05 December 2008
1 putting the piano down
i'm a big fan of euthanasia. i should qualify that. it does not mean i am consistently hovering over hospital beds with cyanide-laced bryer's slow churned. just that when something is clearly going to die, i think, in most instances, (particularly with important things like pets and fashions) it is inhumane not to make that process a teeny bit easier. to turn off the machines. to stop the pain.
in 1963, my grandfather paid $149.50 for what has become Our Family Piano. it's an old upright. a reformed player whose most notable characteristic is that every third key is chipped from the day that a now-legendary naughty neighbor boy came over and attacked our ivories with a drum stick. as in an actual drum stick- not a fried chicken leg.
so this is how i learned to play. measuring the distance and feel of the notes by the jagged razor at the end of every third key. foreign pianos always seemed so strange. pianos with all their pieces that hadn't withstood the inexplicable aggression of passing naughty 1960s youths.
there was a time when i played this old beat up thing every day. for hours. back in the days before books and boyfriends and dr. quinn, when all my love and excitement could be funneled, unadulterated, into an upright and a dog.
i swore i would be faithful. that i would never abandon what i, with horrid pretension, called "my gift."
(in addition to being in favor of assisted death, i also believe teachers should never encourage children in anything vaguely artistic. it only results in the entertainment of lofty impossibilities and belatedly mortifying pompousness.)
as a kid, i used to harangue my mother- often a mere beat after the final note of tchaikovsky in her bi-annual run-through of sleeping beauty for beginners- about how she never played the piano any more and how i was different and music was such a huge part of my life that when i grew up, you wouldn't see me not playing a piano for months and months.
i am grown up.
i have not played the piano in years and years.
that's not entirely true, but it's pretty damn close.
last weekend, in what i am certain was sheer torture to my parents, i played for the first time since july. for two hours, i slogged through the same six-page sonatina over and over again to little avail. by dinner, my father had choreographed an appropriately halting and jerky interpretive dance. trust me, it is nothing like riding a bike.
people always say you'll never look as good as you do in your twenties. no one ever said i'd never play as well as i did at seventeen.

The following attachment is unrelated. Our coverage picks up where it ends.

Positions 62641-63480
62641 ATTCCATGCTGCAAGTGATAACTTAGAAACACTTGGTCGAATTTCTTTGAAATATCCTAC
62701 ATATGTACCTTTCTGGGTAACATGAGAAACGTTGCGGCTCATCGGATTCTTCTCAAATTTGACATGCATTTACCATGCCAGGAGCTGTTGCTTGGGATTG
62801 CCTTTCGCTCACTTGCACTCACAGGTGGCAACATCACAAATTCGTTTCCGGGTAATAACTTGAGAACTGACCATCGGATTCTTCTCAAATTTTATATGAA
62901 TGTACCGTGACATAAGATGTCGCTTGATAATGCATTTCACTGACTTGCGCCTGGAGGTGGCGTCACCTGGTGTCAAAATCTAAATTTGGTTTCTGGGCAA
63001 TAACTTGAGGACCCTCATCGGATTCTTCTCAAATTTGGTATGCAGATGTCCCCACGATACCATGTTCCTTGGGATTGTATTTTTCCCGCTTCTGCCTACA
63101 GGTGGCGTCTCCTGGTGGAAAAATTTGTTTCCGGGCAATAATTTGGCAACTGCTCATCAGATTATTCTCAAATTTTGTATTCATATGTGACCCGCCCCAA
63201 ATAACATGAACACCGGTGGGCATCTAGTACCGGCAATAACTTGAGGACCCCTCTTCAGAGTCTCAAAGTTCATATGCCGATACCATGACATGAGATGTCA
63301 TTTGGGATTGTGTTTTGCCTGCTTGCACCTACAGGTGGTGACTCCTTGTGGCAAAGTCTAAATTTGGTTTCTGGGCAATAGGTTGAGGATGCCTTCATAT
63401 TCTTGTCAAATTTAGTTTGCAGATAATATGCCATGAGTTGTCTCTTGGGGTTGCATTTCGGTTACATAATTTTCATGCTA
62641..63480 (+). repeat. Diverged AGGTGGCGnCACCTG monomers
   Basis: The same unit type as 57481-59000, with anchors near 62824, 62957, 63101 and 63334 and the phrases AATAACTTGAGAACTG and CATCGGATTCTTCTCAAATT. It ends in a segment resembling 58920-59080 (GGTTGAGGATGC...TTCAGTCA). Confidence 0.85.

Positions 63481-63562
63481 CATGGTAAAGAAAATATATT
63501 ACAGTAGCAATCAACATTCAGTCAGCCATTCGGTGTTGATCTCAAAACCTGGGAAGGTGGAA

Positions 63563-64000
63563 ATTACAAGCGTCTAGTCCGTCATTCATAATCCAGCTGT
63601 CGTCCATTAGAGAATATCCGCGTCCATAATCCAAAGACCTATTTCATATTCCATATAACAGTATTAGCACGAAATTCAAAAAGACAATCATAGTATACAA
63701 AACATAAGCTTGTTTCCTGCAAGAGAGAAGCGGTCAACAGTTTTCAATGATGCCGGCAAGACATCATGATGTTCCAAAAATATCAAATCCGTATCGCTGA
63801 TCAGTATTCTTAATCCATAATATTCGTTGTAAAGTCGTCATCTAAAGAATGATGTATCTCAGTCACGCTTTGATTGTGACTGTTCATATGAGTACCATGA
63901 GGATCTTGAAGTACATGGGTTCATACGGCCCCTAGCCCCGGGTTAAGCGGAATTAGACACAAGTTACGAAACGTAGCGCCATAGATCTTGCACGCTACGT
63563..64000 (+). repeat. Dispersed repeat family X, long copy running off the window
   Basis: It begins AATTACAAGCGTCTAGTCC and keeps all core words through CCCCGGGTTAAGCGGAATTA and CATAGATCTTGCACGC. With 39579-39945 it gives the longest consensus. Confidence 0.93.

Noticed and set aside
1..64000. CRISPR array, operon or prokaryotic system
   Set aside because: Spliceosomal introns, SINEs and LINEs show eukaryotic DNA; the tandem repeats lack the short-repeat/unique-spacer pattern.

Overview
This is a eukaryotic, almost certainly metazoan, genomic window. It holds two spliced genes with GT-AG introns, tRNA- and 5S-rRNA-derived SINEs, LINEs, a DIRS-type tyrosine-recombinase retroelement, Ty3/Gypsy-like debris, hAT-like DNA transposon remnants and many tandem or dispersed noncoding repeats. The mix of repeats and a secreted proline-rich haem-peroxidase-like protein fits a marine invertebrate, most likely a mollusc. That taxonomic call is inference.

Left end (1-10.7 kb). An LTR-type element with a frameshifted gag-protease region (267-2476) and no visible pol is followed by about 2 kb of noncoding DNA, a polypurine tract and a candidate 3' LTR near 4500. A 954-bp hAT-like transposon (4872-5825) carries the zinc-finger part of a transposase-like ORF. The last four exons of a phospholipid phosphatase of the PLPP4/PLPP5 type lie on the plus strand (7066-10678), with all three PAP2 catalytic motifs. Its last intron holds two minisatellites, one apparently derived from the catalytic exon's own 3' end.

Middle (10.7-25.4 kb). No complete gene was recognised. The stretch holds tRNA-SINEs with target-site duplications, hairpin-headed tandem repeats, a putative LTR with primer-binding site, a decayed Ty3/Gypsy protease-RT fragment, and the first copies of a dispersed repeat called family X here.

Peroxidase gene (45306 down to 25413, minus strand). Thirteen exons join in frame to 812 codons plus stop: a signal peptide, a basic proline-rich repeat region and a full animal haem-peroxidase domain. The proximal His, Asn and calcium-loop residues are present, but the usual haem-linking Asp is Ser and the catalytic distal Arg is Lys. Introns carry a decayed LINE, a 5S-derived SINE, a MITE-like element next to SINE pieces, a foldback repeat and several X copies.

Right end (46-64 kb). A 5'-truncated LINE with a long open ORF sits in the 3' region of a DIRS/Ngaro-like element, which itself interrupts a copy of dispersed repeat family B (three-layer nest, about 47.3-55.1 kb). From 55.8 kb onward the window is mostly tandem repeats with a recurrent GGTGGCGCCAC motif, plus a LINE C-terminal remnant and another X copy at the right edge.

speaking of euthanasia...
the piano- our piano, my piano- has fallen apart. it is dying. the keys are loose, the pedals are floppy, and the sound is akin to a kazoo swallowed by a whale with its head stuck in a bucket. it has been tuned once in seven years. this is no way to live.
but how does a piano die?
instruments seem immortal. you see that violin from 1222 sold by sotheby's for millions and you never stop to think of all the violins of its graduating class that gave their lives along the way.
for years, i've fantasized a lovely reunion scene where Our Family Piano comes pulling up to my house and is plopped in the bay window of the music room and i play all the live long day, the four collies curled around the bench.
there are many impossibilities in that sentence, the greatest being that piano living to see the day that i could afford a home.
the piano has to die, but you can’t put a piano down. i've killed a sofa. i've cut up dresses into shirts. i am capable of creative thought, but here, i am stumped. i just can't.
it requires a hardness of the soul that i do not possess.
at least i didn't think i did, until croftie and i went to macy's and, thanks to our current financial crisis- which is apparently not conducive to the buying of huge, overpriced musical instruments- the basement was stuffed with pianos. one was an ivory baby grand.
love at first sight.
now i am haunted by the thought i'll be saddled with this damn Family Piano for years and years and years. that i will never have something prettier because it will never let go. it will never die. my soul has completely, utterly hardened. but then maybe this is what growing up is. toughening up. letting go.
when Our Family Piano was last tuned, way back in 2002, my mum inquired about its fate. whether it should be internally overhauled. whether there was any hope.
the piano man, whom i always took for a romantic because he would whip out a viennese waltz at a moment's notice, reached out, ran a ginger glissando up those battered, broken keys i love and said this, when you get right down to it, i know ya love it, but let's be realistic here, it's just noise in a box.
he said that and my jaw hit the floor. but now i can’t help but think he might’ve been right. maybe it is just noise in a box. and maybe you can put a piano down.